I always mention day trading in terms of how I trade—no one wants to know the management bit. Last week, I said that managing my work trumps how I go about it. But that, in turn, bows to what is going on between my ears—the top idea in my mind.
In truth, everyone realises that I can’t profitably have one without the others over the longer term. It’s just that the ‘how’ tends to be more interesting. Jean-Francois Boucher puts it well in his chat with Etienne Crete. The getting in and the getting out are the easy parts. I also like how he mentions that trading is boring if you’re doing it right but not too dull. Charts are repetitive, with lots of the same every day occasionally thrown into turmoil.
Boucher has a reasonably distant safety stop-loss relative to his timeframe. A stop, as he mentions, that saves his account, not the trade. I do the same. Nearly all my transactions are manually rejected when they don’t work, but my safety stop is always in place, and I manually trail the safety stop in a winning trade.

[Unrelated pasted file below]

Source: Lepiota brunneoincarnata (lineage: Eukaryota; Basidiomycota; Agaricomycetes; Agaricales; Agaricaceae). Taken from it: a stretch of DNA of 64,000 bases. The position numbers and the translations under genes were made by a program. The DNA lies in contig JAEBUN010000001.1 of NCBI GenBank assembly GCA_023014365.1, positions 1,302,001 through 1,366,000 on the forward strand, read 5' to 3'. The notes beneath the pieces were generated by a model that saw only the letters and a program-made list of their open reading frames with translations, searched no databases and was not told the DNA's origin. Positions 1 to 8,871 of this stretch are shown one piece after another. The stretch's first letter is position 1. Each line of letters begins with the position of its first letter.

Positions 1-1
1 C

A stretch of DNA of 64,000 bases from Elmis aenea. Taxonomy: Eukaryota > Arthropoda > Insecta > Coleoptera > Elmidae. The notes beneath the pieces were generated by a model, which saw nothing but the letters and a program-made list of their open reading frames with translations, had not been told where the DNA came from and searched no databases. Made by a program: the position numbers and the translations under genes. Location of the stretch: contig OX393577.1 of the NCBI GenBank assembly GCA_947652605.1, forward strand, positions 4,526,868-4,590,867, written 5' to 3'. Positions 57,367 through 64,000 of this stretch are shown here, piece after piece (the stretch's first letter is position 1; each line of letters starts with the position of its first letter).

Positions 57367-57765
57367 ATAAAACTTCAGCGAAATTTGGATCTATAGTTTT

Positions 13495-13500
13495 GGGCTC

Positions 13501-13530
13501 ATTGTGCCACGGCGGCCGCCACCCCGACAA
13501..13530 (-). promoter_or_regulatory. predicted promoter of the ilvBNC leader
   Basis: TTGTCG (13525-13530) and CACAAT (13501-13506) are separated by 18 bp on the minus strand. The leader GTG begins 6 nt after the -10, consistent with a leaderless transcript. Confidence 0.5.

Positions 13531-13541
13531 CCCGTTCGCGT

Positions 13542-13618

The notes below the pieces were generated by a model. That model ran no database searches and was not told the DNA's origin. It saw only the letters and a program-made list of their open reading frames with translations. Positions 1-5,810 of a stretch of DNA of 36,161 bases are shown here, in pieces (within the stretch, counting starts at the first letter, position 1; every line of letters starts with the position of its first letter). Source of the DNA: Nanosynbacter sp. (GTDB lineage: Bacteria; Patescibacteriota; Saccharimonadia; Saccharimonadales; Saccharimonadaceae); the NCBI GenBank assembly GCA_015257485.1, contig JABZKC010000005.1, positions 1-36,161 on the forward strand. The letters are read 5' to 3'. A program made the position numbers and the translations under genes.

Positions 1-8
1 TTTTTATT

I like to know what the value is versus the perception. In this regard, trading a currency pairing will be very foreign to an equity manager. Stocks and shares predominantly go up. Indeed most brokers only allow longs. In this regard, buy and hold is the way. Not so in currency pairings. With these, what is up anyway and to what? Price revisits the same level time after time. But this hope is dangerous too. It has been to me several times in the past. Okay, I get it a slow learner, but no different to many eventual profitable currency traders.
Over several days until mid this week, I’d traded light at no more than two lots per entry and added steadily to the fund. Then on a day of pure personal genius (cynicism), I traded my feelings rather than the chart with early anticipation of a market reversal—this has rarely worked in the past and certainly didn’t go favourably here. As a result, I dropped a thousand pounds. Not a lot in the big scheme of things, but I know it can quickly get away from me if I don’t halt and come back the following days with my head right.
I sorted my feelings, went back to basics and traded the two following mornings returning all the losses. It’s never about the profit. It’s always about working well. If I’m proficient, profits tend to look after themselves. Overall, not a big win week financially, but (correctly) bringing back a loss is very positive. It tells me I’m in control.